07/07/2014 04:34 pm ET Updated Sep 06, 2014

The Mindfulness Memory Method

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"The present moment is filled with joy and happiness. If you are attentive, you will see it." -- Thích Nhất Hạnh

Mindfulness is being in the present moment with total awareness, but we all know that doing that from moment to moment can be challenging.

Unless you make a concerted effort to stay in what I like to call the mindfulness zone, it's far too easy to get distracted by a myriad of things that divert our attention daily.

So how can we stay more mindful, rather than constantly be at the effect of the stimuli around us?

I've devised a mindfulness memory method to help with that, and here's how it works:

1. Put a Post-it note on the mirror where you wash your face, shave or brush your teeth in the morning that says: "Make time for mindfulness."

2. Set a timer on your phone (with a soothing tone) to remind you to be mindful throughout your day. It can be as often as every 10 minutes if you want.

3. Have a mindfulness buddy -- someone you can check in with about your mindfulness progress.

4. Make a mindfulness date with yourself, which is a time in your day when you do something devoted to mindfulness. It could be taking a walk, eating a quiet meal, meditating, etc.

5. Watch a show or movie, and afterwards, write down what you remember about one particular character. It can be the color of their hair and eyes, the sound of their laughter, their demeanor or even how they made you feel. If you do this with someone, compare what you both observed about the characters you picked.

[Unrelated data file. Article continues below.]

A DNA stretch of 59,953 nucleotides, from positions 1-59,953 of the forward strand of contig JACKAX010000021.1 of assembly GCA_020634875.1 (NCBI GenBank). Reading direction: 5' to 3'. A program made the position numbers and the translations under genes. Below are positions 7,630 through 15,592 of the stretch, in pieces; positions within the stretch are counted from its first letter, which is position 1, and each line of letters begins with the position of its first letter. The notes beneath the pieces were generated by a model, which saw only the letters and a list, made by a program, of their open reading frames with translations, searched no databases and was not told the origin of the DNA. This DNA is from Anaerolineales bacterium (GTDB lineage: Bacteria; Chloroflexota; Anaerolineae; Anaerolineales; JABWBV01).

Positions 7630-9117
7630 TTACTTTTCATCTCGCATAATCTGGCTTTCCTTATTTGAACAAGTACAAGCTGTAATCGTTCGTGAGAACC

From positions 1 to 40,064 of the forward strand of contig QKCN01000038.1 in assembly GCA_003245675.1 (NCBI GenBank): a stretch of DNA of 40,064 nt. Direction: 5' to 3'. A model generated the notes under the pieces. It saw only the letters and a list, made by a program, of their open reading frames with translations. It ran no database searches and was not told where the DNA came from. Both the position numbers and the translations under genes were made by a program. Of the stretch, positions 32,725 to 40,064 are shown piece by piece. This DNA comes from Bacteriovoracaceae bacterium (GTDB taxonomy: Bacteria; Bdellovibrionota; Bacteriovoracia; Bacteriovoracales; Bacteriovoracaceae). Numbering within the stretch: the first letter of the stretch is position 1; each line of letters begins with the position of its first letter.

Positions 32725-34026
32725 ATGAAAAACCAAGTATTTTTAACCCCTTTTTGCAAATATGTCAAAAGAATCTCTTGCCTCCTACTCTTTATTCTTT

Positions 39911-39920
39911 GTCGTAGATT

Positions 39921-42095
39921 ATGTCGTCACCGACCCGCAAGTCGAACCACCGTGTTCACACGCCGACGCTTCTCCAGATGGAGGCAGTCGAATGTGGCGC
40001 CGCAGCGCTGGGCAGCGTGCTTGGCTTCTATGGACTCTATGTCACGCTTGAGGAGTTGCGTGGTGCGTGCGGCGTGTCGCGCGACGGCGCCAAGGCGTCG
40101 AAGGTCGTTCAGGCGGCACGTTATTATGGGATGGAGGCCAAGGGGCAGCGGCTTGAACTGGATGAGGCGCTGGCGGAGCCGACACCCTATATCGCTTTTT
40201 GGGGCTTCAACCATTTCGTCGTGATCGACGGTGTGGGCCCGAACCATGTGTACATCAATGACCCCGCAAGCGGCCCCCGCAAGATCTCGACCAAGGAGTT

6. Cook a meal. With every ingredient you use, smell it and allow yourself to appreciate what's going into creating the meal without rushing.

7. Take a bath or shower before you go to bed. Close your eyes and think about the most mindful moments of your day. Try and do this as often as you can. It programs your mind to expect mindfulness as a way of being.

By making an effort to be more mindful, mindfulness will become second nature for you, and with time and practice, you will need fewer reminders to do it.

The goal is to live a life of mindfulness, where each moment of awareness naturally flows into the next.

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